11.00AM, my camera sits redundant on the tripod, I have to be home soon and for the first time for a very long time, I'm leaving empty handed, not a single image. I am a little concerned, has something happened to him ? It is really odd that he hasn't showed up this morning, really very strange. I reluctantly pack up and head home, the lack of Kingfisher playing on the back of my mind.
3.30PM, I am back at the hide. I have got my commitments completed at home and I have come back down to see if the mystery can be solved. I walked half a mile up and down stream either side of the hide to see if I could spot the Kingfisher, but no sightings at all.
Sometimes I forget I am dealing with 'wild' life and that I cannot take for granted the photographic and blogging opportunities I have been lucky enough to have with our local Kingfisher, over the previous year. It is easy to forget when you spend many hours as I do at the hide, and the regularity that he appears.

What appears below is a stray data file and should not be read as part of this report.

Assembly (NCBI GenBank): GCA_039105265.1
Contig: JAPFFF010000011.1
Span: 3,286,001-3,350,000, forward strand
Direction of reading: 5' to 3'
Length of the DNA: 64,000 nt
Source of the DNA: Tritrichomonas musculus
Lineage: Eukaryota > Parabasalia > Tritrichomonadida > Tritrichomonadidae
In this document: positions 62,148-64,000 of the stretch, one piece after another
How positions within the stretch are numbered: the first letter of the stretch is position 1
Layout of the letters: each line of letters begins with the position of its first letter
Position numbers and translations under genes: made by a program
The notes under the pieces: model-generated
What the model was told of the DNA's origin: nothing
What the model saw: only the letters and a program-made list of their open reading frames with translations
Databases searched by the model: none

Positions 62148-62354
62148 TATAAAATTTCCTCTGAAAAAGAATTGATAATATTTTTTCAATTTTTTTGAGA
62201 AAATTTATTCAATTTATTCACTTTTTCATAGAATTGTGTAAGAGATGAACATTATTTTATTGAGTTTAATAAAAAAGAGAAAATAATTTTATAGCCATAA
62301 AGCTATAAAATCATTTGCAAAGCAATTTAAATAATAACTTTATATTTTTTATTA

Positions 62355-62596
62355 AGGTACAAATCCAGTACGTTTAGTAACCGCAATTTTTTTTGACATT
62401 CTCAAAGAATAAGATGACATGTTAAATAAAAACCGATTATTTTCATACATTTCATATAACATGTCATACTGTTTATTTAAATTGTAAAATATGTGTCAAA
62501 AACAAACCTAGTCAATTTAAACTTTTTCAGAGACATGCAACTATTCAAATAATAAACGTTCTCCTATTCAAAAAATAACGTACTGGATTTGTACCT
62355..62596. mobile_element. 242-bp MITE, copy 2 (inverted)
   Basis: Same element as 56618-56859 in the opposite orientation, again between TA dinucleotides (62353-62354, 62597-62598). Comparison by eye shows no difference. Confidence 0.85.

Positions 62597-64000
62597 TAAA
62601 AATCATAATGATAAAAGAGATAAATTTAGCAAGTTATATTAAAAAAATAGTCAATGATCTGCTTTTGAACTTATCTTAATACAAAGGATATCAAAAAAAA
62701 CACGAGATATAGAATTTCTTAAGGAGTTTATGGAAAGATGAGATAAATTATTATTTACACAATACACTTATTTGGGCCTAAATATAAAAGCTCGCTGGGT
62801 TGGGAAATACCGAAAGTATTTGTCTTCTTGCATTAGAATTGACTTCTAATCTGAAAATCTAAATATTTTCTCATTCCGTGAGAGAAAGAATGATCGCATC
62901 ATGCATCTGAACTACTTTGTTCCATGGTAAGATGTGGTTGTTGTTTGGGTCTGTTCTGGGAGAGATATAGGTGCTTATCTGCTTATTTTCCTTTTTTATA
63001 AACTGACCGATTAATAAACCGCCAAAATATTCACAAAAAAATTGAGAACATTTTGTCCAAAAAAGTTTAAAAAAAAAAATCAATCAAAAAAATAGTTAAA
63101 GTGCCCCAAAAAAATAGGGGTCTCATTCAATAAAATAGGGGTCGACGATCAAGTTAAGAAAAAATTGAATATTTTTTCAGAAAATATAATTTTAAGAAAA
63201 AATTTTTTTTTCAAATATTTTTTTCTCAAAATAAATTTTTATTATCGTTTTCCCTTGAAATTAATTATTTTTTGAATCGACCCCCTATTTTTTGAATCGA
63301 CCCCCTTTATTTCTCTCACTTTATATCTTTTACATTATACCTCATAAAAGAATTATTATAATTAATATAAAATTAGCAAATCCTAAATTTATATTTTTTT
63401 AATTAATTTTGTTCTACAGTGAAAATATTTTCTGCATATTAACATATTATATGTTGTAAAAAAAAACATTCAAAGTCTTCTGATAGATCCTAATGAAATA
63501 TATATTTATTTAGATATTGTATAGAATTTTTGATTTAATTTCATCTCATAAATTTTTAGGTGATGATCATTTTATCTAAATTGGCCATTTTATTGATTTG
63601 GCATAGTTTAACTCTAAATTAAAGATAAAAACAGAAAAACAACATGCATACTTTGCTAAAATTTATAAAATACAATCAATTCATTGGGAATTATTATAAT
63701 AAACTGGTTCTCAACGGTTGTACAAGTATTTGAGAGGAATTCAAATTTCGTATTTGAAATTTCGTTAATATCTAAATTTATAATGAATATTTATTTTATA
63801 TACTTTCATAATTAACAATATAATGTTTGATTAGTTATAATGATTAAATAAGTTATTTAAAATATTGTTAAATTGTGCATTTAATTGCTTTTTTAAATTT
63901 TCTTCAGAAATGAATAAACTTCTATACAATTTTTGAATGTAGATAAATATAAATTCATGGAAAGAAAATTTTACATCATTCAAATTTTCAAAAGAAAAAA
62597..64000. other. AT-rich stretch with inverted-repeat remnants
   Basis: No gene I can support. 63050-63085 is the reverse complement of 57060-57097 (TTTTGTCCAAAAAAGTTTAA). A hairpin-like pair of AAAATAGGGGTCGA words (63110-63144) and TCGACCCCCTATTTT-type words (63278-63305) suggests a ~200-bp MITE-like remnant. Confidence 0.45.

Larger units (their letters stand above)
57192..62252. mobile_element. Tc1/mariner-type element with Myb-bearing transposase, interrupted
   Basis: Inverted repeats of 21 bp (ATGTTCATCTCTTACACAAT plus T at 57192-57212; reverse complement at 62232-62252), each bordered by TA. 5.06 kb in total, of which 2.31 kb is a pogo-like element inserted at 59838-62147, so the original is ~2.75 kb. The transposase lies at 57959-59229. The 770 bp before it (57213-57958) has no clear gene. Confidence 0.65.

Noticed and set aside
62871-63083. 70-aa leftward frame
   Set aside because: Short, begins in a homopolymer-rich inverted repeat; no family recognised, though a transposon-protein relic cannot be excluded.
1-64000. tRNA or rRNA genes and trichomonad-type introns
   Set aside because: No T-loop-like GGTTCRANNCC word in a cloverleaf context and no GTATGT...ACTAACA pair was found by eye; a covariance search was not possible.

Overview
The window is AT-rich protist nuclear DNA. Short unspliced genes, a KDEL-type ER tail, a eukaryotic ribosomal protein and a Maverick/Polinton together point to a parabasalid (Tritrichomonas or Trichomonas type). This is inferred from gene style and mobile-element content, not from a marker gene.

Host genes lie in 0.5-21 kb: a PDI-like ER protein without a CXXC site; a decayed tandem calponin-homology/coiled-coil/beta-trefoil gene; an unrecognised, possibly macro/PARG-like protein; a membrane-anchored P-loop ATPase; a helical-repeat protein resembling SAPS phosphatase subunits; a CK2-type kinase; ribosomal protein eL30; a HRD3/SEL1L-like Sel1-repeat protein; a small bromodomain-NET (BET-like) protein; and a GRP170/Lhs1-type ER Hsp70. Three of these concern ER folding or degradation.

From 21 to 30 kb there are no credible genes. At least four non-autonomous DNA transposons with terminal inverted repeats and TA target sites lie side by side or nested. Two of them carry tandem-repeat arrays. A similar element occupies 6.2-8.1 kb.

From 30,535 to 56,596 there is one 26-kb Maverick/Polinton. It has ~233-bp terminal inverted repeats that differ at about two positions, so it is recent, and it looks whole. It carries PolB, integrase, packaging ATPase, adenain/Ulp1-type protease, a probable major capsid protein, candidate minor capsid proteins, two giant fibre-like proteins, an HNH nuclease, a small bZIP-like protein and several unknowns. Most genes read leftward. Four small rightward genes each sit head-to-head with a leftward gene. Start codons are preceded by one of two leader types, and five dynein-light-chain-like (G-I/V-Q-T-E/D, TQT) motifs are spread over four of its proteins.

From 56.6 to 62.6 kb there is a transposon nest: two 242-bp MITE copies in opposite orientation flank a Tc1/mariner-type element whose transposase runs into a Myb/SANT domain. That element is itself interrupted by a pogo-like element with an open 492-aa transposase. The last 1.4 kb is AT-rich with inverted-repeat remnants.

Anyway, lets hope he is back soon and that he hasn't fallen victim to a Sparrow-hawk or even a Mink. Hopefully he is off in search of that elusive female !
Saturday 20th February 2016
My weekend ... A tale of two halves (Part I)
Grrrrr !! It's pretty frustrating to go through the working week with some lovely bright sunny days and then get to another weekend and for the forecast to be wet and dull ... again ! I have been sitting and staring out of my office window at work this week thinking it would be an awesome day to be at the stream, only to get to the weekend and the weather is poor. It seems ages since we have had decent weather for the weekend, but it's February so shouldn't expect anything else.
Anyway, I don't have a lot of time free this weekend due to family commitments so I have just an hour this morning at the stream, and a few hours free Sunday morning.
I had visited the stream very briefly late Friday afternoon and had been treated to a spectacular flight display from a Barn Owl quartering the meadow, just by the Kingfisher hide. I am really hoping to have the opportunity to spend some time later in the year to capture some images of the owl hunting in the late summer light.